Academic journal article The William and Mary Bill of Rights Journal

A Matter of Direction: The Reagan Administration, the Signing Statement, and the 1986 Westlaw Decision

Academic journal article The William and Mary Bill of Rights Journal

A Matter of Direction: The Reagan Administration, the Signing Statement, and the 1986 Westlaw Decision

Article excerpt

The presidential signing statement has received a great deal of attention since an April 30, 2006, Boston Globe story told of President George W. Bush using it to challenge the constitutionahty of over 750 provisions of law.1 As a result, the Senate2 and House3 Judiciary Committees held a hearing on the signing statement, four separate bills were introduced in an attempt to blunt its effect,4 and various outside interest groups released statements condemning its use.5

Despite all of the heated attention directed towards the current administration and its use of the signing statement, it was not the first to use the signing statement. In fact, the signing statement has roots nearly as deep as the Republic.

The signing statement was first utilized in the Monroe administration to protect the President's Commander-in-Chief prerogative.6 The device did not come into regular use, however, until the period following Watergate, when it was used routinely by the Ford and Carter administrations to nullify legislative vetoes7 and drew its first reaction from Congress. In 1978, Congressman Elliot Levitas (D-GA) added language to an appropriations bill that required the Attorney General to inform Congress whenever he refused to defend a challenge to a legislative veto.8

But it was the Reagan administration that developed the signing statement into a strategic weapon, part of a set of "power tools" the President could rely upon when needed.9 Thus, the purpose of this Article is to provide a complete and detailed understanding of the decision by the Reagan administration to add the signing statement to the legislative history of bills signed into law. While many believe that the Reagan administration's purpose for the signing statement was to affect judicial decisionmaking,10 I will demonstrate that the decision was designed to influence the administrative agencies as much, if not more, than to influence judges.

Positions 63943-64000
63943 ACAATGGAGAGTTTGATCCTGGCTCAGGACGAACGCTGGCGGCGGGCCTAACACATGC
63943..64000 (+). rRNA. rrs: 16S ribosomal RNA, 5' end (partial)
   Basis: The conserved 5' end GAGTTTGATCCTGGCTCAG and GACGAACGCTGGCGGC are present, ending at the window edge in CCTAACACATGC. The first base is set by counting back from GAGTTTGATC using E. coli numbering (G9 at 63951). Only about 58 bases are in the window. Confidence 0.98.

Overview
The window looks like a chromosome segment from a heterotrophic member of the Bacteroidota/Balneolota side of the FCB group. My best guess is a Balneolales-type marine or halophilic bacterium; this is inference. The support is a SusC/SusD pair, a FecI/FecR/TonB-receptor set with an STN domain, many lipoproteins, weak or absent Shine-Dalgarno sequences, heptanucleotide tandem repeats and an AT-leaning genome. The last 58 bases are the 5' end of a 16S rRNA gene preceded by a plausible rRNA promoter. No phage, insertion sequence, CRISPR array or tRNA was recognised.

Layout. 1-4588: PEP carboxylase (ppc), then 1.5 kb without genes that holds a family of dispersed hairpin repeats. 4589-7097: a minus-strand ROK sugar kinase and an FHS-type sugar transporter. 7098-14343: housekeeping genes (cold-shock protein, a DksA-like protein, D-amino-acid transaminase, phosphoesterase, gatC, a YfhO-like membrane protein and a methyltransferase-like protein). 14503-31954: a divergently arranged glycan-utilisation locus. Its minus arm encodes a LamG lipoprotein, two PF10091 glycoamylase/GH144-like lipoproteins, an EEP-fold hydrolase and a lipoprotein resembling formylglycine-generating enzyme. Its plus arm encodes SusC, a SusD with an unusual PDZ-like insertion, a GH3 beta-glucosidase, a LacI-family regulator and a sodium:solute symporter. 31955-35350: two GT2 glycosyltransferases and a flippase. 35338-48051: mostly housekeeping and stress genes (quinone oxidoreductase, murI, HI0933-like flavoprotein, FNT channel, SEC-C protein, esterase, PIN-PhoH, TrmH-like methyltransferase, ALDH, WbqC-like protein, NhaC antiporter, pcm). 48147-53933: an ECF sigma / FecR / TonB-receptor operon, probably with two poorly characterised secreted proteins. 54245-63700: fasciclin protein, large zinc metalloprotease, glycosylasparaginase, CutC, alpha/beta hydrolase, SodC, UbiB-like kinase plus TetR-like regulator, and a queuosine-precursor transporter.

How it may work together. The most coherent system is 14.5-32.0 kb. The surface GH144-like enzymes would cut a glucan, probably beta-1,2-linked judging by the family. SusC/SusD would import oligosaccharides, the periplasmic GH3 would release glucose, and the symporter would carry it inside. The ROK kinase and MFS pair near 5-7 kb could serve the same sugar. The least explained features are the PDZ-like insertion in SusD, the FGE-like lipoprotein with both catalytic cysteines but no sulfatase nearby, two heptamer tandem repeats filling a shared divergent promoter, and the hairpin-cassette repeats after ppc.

Before telling the story of the Westlaw decision, it is important to understand precisely what a signing statement is in order to understand its importance to the President. The signing statement is a document the President appends to a bill he has signed into law. The signing statement may be both written and spoken, as when the President calls together members of Congress or other important individuals who have helped pass the legislation he has signed. Mostly, signing statements are informal and only written, akin to a press release. The actual document that is the signing statement does not hold much interest to scholars studying the presidency. It is what is contained in the document - the "devil in the details" - that is important.

There are four different uses for the presidential signing statement - either non-constitutional or constitutional. The first use, and the only one not justified by interpreting the Constitution, is the rhetorical signing statement.11 The rhetorical signing statement, by far the most common use of a signing statement, is used to garner the attention ofthe press, important political constituencies, Congress, and/or the public. For instance, the President will thank particular members of Congress for help on abili, or he will use it to scorn Congress for sloppy or irresponsible work.12 One study has found that the number of signing statements responds positively to the presence of a federal election, going up during a presidential or midterm election and falling during off-year elections.13

The second, third, and fourth uses for the signing statement involve interpreting the Constitution. They either rely upon the Oath Clause or the Take Care Clause in Article II.14

The second use for the signing statement, and one that stems from the President' s oath to protect and defend the Office of the Presidency as well as the Constitution, involves the President challenging provisions of a bill he deems unconstitutional. …

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